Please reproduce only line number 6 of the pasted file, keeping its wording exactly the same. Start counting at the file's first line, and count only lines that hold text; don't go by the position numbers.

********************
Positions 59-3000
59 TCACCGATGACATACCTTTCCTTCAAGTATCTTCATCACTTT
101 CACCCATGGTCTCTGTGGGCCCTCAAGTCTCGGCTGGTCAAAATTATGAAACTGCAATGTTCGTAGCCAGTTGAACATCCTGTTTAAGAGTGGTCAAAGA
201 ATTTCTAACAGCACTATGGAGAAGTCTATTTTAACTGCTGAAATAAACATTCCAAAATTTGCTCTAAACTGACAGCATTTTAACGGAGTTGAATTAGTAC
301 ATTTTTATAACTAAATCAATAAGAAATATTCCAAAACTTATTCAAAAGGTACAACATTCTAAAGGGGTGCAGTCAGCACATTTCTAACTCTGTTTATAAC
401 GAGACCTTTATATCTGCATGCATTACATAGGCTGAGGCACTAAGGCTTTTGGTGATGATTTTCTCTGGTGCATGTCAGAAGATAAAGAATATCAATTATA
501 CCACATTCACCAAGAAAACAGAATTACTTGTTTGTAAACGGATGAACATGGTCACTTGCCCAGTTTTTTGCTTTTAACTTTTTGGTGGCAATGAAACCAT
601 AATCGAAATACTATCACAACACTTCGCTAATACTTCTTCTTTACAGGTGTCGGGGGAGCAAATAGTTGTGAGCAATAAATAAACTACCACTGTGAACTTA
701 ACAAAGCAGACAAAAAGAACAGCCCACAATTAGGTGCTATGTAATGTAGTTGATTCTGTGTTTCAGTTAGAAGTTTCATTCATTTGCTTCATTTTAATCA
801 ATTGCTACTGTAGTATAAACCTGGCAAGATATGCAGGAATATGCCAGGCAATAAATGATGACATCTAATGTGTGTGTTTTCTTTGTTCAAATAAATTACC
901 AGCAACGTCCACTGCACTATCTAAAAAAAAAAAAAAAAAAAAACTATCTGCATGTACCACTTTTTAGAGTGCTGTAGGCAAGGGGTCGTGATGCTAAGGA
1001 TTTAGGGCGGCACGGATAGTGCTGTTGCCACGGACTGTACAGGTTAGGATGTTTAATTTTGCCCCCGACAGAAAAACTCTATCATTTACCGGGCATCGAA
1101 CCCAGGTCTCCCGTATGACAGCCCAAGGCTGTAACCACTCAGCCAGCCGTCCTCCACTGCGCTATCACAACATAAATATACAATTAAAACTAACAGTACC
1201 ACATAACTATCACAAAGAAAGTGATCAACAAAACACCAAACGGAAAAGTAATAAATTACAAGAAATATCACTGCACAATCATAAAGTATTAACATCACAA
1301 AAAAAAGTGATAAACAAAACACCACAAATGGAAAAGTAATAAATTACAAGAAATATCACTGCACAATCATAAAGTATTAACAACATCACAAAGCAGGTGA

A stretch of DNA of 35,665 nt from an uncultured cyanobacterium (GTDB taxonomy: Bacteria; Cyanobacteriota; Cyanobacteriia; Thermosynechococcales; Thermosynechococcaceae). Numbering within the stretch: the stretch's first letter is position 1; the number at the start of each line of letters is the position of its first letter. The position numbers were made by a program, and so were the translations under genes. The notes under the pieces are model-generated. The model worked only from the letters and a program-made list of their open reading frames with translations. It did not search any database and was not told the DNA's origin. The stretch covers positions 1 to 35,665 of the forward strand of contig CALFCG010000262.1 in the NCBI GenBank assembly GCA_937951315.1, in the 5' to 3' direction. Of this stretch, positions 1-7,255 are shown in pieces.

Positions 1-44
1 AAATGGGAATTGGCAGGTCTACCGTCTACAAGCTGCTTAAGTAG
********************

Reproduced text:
401 GAGACCTTTATATCTGCATGCATTACATAGGCTGAGGCACTAAGGCTTTTGGTGATGATTTTCTCTGGTGCATGTCAGAAGATAAAGAATATCAATTATA